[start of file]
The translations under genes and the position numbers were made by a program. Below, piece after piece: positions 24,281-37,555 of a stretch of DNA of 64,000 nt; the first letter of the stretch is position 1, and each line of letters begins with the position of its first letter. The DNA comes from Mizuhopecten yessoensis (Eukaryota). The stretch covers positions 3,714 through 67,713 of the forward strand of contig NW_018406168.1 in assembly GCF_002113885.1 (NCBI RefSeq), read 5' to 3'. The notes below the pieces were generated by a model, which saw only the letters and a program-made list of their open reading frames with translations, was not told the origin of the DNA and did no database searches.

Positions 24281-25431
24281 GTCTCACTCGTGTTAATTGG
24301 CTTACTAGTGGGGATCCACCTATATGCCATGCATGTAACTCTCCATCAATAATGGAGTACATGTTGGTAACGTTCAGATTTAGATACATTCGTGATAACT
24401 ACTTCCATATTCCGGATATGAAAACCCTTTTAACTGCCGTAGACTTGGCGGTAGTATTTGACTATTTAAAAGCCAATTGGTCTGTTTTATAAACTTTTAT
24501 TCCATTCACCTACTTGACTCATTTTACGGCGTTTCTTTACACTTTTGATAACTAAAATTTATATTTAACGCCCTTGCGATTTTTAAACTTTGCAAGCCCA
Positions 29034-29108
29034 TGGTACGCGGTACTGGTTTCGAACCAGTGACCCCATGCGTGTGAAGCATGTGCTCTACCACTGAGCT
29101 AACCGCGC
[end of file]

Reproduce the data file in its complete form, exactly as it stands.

The translations under genes and the position numbers were made by a program. Below, piece after piece: positions 24,281-37,555 of a stretch of DNA of 64,000 nt; the first letter of the stretch is position 1, and each line of letters begins with the position of its first letter. The DNA comes from Mizuhopecten yessoensis (Eukaryota). The stretch covers positions 3,714 through 67,713 of the forward strand of contig NW_018406168.1 in assembly GCF_002113885.1 (NCBI RefSeq), read 5' to 3'. The notes below the pieces were generated by a model, which saw only the letters and a program-made list of their open reading frames with translations, was not told the origin of the DNA and did no database searches.

Positions 24281-25431
24281 GTCTCACTCGTGTTAATTGG
24301 CTTACTAGTGGGGATCCACCTATATGCCATGCATGTAACTCTCCATCAATAATGGAGTACATGTTGGTAACGTTCAGATTTAGATACATTCGTGATAACT
24401 ACTTCCATATTCCGGATATGAAAACCCTTTTAACTGCCGTAGACTTGGCGGTAGTATTTGACTATTTAAAAGCCAATTGGTCTGTTTTATAAACTTTTAT
24501 TCCATTCACCTACTTGACTCATTTTACGGCGTTTCTTTACACTTTTGATAACTAAAATTTATATTTAACGCCCTTGCGATTTTTAAACTTTGCAAGCCCA
Positions 29034-29108
29034 TGGTACGCGGTACTGGTTTCGAACCAGTGACCCCATGCGTGTGAAGCATGTGCTCTACCACTGAGCT
29101 AACCGCGC